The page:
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The N.C. Ethics Commission opted Friday to levy fines against 20 people serving on state boards who filed their annual statements of economic interest late.

The forms, which required individuals to divulge the financial interests of themselves and family members living in their home, are supposed to be filed by April 15. The N.C. Ethics Commission, which met on Friday in downtown Raleigh, received more than 6,000 forms this year, which are available via the Internet this year through a searchable database. (Click here to access.)

Among those fined were Atlantic Beach mayor A.B. “Trace” Cooper III; Elbert Richardson, the mayor of Troutman in Iredell County; and Kory Swanson, the president of the John Locke Foundation, a conservative think-tank.

No statewide elected officials or lawmakers faced fines.

Cooper and Richardson were both fined $500 each, for delinquent filings of both their economic interest forms as well as a disclosure form for real estate holdings required for those who sit on regional transportation boards. Cooper, who filed his forms on Aug. 6, is a member of the Down East Rural Transportation Planning Organization. Richardson is a member of the Charlotte Regional Transportation Planning Organization and has yet to file his required ethics forms.

State law also required the ethics commission to refer the cases of Cooper, Richardson and four others on regional transportation boards to the State Bureau of Investigation.

Swanson, the John Locke Foundation president, serves on the state’s Seafood Industrial Park Authority, which requires him to file an annual statement of economic interest. Records with the state ethics show he filed a “no change form” on June 24, more than two months late. He was fined $250.

Others who filed their forms late included members of the environmental management commission, N.C. Medical Board, Board of Opticians and two superior court judges.

The ethics commission opted to waive fines for several people who filed late, but who had contacted the Ethics Commission and explained extenuating circumstances, like illnesses or extensive out-of-the-country travel.

 

News

Note: This post has been updated from the original to include a response from Gov. McCrory’s office.

The N.C. Justice Center, along with a number of media and non-profit coalition partners, filed a lawsuit against Gov. Pat McCrory today, accusing his office and administration of not fully complying with the state’s public records law.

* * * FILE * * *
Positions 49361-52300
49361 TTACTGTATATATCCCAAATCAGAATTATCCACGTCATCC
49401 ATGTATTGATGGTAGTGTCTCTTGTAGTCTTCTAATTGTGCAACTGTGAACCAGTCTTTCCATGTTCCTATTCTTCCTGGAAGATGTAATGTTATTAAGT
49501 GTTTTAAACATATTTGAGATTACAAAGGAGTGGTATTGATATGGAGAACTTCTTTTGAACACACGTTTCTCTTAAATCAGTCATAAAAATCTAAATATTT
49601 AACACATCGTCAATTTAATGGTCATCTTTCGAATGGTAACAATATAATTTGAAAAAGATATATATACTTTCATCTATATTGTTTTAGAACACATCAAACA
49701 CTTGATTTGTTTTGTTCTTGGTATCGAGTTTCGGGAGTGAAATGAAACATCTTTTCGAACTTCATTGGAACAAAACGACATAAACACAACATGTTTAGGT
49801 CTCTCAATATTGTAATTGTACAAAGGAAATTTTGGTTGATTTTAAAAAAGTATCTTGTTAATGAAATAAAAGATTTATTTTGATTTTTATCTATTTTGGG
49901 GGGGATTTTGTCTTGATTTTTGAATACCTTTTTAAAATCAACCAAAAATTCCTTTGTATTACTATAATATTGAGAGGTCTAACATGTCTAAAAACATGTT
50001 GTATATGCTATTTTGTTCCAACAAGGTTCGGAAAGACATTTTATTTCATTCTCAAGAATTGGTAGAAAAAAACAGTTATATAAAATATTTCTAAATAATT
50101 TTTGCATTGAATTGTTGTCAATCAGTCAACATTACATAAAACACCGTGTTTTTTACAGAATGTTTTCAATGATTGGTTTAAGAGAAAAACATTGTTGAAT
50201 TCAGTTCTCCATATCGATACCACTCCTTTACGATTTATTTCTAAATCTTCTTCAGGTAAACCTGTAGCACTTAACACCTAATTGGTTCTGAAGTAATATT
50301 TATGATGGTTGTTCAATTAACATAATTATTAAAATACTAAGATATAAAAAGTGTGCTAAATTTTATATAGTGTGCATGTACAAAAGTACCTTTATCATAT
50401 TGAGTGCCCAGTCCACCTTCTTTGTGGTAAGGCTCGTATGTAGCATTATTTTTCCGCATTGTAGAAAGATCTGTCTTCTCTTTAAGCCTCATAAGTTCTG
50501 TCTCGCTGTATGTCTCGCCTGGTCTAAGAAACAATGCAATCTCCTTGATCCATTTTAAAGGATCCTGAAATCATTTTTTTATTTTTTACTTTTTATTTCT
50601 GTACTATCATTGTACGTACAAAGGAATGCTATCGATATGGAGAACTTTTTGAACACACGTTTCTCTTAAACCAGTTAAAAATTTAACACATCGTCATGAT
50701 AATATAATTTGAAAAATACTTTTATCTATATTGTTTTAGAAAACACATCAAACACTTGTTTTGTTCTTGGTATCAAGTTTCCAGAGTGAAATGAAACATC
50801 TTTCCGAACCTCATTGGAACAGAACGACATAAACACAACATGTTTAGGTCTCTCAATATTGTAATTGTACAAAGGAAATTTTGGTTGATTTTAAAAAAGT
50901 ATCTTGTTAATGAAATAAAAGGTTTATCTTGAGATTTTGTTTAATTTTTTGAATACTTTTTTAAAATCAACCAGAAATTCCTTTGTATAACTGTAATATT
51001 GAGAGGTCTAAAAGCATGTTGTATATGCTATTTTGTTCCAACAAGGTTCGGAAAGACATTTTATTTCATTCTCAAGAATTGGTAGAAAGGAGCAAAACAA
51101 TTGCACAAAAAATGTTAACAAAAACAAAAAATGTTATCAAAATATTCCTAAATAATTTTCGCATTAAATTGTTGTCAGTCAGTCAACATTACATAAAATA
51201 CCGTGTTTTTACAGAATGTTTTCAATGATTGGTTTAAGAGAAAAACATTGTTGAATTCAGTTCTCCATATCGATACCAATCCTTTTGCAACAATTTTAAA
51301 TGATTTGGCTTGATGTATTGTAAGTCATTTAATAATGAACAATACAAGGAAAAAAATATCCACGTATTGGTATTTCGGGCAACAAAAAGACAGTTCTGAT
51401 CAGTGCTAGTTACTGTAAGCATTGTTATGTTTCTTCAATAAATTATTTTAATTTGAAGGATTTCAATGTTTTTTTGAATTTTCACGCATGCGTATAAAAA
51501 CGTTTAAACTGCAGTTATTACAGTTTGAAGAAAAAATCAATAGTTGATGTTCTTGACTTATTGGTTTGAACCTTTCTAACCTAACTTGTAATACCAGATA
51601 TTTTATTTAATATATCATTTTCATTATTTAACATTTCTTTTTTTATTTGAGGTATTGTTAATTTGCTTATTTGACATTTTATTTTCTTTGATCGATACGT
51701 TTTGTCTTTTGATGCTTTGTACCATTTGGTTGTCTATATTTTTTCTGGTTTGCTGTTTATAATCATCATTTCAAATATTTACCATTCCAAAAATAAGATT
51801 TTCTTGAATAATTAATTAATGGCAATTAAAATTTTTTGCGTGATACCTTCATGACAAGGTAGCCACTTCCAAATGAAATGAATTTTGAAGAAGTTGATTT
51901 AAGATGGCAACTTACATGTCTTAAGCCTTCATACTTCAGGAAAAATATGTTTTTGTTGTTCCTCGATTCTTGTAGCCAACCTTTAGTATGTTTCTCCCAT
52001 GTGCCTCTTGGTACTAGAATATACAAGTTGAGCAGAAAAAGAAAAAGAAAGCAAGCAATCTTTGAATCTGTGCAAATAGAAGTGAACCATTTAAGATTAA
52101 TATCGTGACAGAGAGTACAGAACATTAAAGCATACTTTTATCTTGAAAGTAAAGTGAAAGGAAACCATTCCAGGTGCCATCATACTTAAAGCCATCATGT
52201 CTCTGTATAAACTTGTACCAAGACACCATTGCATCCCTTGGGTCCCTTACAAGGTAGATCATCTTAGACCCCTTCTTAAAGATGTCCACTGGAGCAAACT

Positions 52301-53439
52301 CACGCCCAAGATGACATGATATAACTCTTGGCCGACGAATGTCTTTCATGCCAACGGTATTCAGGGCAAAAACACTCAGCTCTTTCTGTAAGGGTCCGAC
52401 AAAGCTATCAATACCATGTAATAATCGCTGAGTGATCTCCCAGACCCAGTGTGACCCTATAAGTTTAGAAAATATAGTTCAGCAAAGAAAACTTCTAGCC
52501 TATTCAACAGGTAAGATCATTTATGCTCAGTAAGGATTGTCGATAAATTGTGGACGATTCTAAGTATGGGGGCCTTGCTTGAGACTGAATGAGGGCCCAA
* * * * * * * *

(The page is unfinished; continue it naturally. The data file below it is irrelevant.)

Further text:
The lawsuit was filed in Wake County Superior Court.

The N.C. Justice Center, an anti-poverty non-profit, filed the lawsuit because of issues N.C. Policy Watch, a project of the Justice Center, faced in obtaining public records from McCrory’s office and the N.C. Department of Health and Human Services.

Other plaintiffs in the lawsuit include Capitol Broadcasting Company, the parent company of WRAL; the News & Observer; the Alamance News; the Southern Environmental Law Center; the Durham-based alternative weekly Indy Week; and Media General Operations, which owns WNCN-TV in Raleigh and WNCT-TV in Greenville.

The lawsuit is seeking release of the various requested records, as well as policies that would prevent excessive fees to access public records and require prompt responses to future public records requests.

McCrory’s office issued a statement Tuesday night about the lawsuit, saying that the governor’s administration has been “a champion of transparency and fair and legitimate news gathering.”

But some media members and advocacy groups have abused the spirit of the public records law by filing overly broad and time-consuming requests, McCrory’s office wrote in a statement.

“Like the requests themselves, this lawsuit is an attempt to tie up state personnel and resources that should be spent serving the people of North Carolina,” the statement read.

(Click here to read the entirety of McCrory’s press statement.)

lawsuitmccrorypublicrecords.pdf by NC Policy Watch

News
John Fennebresque, UNC BOG chair

John Fennebresque, UNC BOG chair

A subcommittee of the University of North Carolina’s Board of Governors meets in Charlotte tomorrow to talk about the search for a new president of the 17-campus higher education system.

The board’s presidential search nominating committee is holding a public meeting at the McGuire Woods law firm in Charlotte, where UNC Board Chairman John Fennebresque is a vice-chairman at the law and lobbying firm.

Though the meeting is at a private law firm, it is public and open to anyone who wishes to attend. The meeting is from 11 a.m. to 3 p.m. at the McGuire Woods law firm, 201 N. Tryon Street in Charlotte.